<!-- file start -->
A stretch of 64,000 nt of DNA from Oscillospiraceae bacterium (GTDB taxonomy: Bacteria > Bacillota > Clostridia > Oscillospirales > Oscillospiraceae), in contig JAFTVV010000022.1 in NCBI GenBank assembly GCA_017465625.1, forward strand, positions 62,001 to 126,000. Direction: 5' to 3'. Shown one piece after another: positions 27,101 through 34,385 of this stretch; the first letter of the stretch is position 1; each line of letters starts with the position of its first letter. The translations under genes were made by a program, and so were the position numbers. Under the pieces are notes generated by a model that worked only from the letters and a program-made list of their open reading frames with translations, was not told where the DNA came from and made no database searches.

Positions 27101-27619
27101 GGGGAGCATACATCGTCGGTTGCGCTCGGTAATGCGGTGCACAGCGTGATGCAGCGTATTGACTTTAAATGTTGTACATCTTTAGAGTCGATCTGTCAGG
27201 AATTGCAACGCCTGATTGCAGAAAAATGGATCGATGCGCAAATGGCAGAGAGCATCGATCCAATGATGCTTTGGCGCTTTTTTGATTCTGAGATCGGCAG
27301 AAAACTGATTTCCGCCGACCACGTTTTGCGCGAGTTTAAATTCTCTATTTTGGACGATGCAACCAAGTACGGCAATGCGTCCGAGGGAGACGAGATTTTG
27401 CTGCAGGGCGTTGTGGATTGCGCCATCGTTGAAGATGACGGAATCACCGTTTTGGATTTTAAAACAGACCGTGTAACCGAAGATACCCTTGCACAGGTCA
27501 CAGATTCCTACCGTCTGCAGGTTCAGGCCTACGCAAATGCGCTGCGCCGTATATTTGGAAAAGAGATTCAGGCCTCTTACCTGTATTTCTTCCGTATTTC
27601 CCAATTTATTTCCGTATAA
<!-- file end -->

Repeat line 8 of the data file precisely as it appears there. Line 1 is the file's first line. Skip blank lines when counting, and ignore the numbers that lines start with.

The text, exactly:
27601 CCAATTTATTTCCGTATAA